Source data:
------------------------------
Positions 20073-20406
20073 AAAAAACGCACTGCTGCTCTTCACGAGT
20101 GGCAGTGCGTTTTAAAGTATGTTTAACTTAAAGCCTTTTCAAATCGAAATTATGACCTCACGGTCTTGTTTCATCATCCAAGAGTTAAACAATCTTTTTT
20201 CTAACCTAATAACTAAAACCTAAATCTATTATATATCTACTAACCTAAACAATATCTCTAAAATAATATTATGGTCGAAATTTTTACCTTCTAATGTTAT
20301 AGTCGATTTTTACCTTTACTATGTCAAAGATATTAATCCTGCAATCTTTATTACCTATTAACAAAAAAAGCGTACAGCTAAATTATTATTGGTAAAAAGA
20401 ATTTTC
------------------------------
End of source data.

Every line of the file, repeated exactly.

Positions 20073-20406
20073 AAAAAACGCACTGCTGCTCTTCACGAGT
20101 GGCAGTGCGTTTTAAAGTATGTTTAACTTAAAGCCTTTTCAAATCGAAATTATGACCTCACGGTCTTGTTTCATCATCCAAGAGTTAAACAATCTTTTTT
20201 CTAACCTAATAACTAAAACCTAAATCTATTATATATCTACTAACCTAAACAATATCTCTAAAATAATATTATGGTCGAAATTTTTACCTTCTAATGTTAT
20301 AGTCGATTTTTACCTTTACTATGTCAAAGATATTAATCCTGCAATCTTTATTACCTATTAACAAAAAAAGCGTACAGCTAAATTATTATTGGTAAAAAGA
20401 ATTTTC